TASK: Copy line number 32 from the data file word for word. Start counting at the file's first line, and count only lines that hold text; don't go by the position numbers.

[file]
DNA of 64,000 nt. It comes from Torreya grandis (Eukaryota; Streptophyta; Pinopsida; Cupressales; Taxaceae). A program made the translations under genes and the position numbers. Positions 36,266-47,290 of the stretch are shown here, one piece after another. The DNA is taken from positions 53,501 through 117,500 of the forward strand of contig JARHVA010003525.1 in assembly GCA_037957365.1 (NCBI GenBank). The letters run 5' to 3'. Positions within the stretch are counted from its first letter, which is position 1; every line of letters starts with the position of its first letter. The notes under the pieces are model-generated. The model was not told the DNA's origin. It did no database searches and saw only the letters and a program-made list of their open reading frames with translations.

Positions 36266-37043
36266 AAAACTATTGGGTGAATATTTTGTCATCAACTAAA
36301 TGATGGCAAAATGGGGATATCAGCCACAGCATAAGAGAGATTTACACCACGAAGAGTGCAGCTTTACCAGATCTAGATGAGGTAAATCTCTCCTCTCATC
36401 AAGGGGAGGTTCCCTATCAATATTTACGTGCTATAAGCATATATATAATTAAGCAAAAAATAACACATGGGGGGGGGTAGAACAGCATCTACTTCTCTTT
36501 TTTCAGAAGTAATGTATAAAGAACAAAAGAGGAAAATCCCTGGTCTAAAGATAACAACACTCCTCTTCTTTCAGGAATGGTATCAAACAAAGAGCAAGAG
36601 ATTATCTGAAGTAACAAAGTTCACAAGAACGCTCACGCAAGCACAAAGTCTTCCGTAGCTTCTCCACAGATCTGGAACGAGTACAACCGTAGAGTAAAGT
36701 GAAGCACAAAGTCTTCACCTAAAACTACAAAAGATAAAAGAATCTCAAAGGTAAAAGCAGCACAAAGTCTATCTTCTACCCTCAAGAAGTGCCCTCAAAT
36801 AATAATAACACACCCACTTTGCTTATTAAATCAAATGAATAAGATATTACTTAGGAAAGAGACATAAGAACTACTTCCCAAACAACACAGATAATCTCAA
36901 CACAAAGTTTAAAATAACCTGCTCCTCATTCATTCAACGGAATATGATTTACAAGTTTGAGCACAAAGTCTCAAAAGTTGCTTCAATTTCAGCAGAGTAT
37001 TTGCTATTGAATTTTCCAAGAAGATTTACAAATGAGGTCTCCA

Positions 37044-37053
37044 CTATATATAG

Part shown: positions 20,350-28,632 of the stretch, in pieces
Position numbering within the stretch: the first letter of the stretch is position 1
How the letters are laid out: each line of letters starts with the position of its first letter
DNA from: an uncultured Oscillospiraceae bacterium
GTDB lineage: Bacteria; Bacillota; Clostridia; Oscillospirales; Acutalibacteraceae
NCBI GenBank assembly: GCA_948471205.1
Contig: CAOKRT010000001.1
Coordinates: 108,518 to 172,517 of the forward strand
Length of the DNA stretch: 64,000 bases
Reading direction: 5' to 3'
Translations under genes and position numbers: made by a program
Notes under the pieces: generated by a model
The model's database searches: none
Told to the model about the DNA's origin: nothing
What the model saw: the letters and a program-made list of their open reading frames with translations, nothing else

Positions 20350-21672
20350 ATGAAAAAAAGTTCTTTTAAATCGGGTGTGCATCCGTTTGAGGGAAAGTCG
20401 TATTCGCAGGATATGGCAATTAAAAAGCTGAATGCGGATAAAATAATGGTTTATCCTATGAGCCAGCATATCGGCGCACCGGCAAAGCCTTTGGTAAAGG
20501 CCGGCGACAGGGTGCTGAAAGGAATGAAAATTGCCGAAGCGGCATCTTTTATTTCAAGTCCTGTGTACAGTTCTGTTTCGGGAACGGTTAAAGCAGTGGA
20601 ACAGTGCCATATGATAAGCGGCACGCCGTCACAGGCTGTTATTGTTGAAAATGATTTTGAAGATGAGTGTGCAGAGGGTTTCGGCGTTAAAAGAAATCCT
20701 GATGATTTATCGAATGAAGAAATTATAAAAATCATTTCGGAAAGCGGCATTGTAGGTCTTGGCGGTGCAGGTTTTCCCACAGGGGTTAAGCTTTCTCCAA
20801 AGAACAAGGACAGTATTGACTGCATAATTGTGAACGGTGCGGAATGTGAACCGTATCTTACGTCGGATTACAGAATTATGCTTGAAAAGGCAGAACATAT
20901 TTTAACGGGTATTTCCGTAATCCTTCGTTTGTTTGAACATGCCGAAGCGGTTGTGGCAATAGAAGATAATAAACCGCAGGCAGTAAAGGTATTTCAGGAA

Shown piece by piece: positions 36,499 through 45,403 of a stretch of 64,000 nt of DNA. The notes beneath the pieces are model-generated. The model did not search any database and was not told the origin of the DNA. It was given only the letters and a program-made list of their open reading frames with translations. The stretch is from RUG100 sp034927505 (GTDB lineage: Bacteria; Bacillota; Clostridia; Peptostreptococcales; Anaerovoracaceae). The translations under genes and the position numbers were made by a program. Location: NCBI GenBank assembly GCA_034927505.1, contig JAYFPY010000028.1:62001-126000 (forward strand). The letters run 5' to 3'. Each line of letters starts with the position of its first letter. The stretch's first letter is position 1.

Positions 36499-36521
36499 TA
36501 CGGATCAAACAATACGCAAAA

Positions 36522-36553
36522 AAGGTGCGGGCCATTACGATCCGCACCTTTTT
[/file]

20501 CCGGCGACAGGGTGCTGAAAGGAATGAAAATTGCCGAAGCGGCATCTTTTATTTCAAGTCCTGTGTACAGTTCTGTTTCGGGAACGGTTAAAGCAGTGGA